E.J. Dionne: Getting the Civil War Story Right Matters

A stereoscopic view: The Ladd and Whitney Monument and burial site in Lowell Massachusetts decorated in remembrance.

As the nation is about to commemorate the Sesquicentennial of the start of the Civil War, E. J. Dionne, Jr. sounds a warning in his Washington Post column. Don’t spin the story – get it right!

The Civil War is about to loom very large in the popular memory. We would do well to be candid about its causes and not allow the distortions of contemporary politics or long-standing myths to cloud our understanding of why the nation fell apart…

Why does getting the story right matter? As Mississippi Gov. Haley Barbour’s recent difficulty with the history of the civil rights years demonstrates, there is to this day too much evasion of how integral race, racism and racial conflict are to our national story. We can take pride in our struggles to overcome the legacies of slavery and segregation. But we should not sanitize how contested and bloody the road to justice has been. We will dishonor the Civil War if we refuse to face up to the reason it was fought.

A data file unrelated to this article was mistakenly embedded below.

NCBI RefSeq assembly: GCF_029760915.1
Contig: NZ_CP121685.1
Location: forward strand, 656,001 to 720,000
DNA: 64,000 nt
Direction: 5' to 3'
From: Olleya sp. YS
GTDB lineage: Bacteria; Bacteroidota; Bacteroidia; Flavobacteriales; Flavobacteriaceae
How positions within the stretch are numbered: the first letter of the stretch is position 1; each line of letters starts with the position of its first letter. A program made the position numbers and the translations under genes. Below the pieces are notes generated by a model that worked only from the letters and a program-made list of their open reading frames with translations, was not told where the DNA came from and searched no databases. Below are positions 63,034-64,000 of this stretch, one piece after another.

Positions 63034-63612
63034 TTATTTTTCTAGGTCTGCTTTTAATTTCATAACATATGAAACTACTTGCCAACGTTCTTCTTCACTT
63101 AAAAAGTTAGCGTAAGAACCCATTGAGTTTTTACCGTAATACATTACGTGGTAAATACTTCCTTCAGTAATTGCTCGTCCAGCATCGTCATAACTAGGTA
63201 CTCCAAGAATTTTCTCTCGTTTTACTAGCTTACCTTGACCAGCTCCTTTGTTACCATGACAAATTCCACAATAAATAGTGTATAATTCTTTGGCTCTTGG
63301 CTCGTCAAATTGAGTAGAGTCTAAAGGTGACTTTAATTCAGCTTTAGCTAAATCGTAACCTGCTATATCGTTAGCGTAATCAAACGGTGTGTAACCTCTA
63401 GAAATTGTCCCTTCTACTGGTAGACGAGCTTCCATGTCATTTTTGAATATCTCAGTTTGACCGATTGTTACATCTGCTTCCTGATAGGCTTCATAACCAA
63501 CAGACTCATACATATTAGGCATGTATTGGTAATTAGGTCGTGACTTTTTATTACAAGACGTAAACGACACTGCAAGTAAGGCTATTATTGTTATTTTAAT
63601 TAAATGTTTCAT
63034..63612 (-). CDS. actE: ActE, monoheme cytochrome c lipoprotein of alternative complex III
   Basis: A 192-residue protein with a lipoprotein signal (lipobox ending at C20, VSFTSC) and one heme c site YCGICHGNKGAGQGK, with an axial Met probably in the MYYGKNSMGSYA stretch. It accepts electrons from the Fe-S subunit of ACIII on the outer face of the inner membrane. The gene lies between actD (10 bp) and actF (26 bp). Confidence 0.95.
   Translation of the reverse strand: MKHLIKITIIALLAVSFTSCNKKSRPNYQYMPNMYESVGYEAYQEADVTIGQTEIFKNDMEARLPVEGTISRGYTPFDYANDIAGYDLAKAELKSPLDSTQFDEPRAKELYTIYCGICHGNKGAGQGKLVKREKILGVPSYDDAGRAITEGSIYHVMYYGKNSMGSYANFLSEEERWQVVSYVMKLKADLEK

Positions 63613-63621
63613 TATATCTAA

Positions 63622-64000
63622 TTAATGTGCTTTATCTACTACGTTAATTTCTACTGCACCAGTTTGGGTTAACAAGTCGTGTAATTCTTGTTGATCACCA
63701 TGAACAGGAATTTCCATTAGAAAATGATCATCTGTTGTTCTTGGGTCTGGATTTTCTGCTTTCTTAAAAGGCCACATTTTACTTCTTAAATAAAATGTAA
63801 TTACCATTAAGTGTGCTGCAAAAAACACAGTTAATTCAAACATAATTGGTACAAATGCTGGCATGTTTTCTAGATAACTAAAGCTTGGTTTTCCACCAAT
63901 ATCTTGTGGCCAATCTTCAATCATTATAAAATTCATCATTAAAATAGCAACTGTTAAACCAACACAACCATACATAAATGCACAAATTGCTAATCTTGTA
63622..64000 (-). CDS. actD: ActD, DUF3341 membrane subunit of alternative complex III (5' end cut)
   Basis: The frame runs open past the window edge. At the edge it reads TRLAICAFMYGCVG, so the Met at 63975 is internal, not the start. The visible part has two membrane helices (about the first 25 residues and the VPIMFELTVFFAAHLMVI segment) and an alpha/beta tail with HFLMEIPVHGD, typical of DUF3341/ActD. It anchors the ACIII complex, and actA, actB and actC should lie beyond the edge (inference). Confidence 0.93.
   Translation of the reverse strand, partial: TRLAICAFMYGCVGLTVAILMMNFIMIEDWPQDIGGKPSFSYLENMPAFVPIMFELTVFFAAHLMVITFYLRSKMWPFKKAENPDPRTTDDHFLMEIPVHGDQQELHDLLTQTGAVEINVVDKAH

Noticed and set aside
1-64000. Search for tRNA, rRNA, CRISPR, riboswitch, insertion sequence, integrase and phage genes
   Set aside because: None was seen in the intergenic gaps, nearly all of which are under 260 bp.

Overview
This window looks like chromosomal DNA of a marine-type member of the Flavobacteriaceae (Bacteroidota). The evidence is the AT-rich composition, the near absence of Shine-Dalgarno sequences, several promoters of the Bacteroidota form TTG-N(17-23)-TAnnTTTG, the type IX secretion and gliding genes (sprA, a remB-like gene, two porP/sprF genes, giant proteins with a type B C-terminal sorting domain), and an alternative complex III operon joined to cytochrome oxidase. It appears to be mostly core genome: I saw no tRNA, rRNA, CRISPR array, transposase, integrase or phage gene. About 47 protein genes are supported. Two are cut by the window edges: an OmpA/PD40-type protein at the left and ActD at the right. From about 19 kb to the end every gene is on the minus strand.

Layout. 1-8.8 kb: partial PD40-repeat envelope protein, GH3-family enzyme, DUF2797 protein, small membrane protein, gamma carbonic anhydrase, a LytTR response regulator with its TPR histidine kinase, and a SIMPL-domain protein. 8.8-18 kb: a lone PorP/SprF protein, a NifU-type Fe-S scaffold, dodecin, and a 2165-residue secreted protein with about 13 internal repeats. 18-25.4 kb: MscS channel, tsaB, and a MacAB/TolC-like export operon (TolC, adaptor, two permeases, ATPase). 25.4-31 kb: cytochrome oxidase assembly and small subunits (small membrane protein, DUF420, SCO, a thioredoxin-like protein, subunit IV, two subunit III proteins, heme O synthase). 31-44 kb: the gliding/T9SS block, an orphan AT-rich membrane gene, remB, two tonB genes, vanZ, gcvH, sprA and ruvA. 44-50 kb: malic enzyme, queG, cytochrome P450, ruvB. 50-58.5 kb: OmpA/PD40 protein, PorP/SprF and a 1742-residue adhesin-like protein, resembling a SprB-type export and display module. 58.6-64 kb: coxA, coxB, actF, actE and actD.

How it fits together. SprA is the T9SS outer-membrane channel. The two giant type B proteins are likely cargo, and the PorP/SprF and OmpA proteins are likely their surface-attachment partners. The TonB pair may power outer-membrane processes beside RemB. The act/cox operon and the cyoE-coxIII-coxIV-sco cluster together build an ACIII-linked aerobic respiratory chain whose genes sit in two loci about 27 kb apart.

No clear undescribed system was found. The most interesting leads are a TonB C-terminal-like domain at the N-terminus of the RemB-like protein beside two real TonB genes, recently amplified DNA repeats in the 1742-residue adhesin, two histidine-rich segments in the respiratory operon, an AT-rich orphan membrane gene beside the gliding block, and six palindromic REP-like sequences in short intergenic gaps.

Read Dionne’s full Washington Post column here.

3 Responses to E.J. Dionne: Getting the Civil War Story Right Matters

  1. PaulM says:

    This column should be distributed in every high school and college American history class. As we get closer to April 2011 and into the 2012 year Civil War anniversary dates, I think the presence of President Obama and his family in the White House will become a more and more profound factor in people’s consciousness and intensify the response to the sesquicentennial activities.

    Next year is also the 175th anniversary of the incorporation of the City of Lowell.

  2. C R Krieger says:

    Does this mean that E J’s statement, “the central cause of the [Civil] war was our national disagreement over race and slavery, not states’ rights or anything else,” (which a fully agree with) means that if I talk about states rights that people will stop suggesting that I am a racist or that I still, secretly, support slavery?

    Put another way, can we now have a discussion of the proper balance of state and federal powers without it being seen as a rehash of the Civil War or the sordid aftermath thereof?


    Regards  —  Cliff

  3. Dean says:

    It has been over 100 years after the Civil War. Afican- Americans have been terrorized in some southern and border states . Vis-a-vis the K.K.K.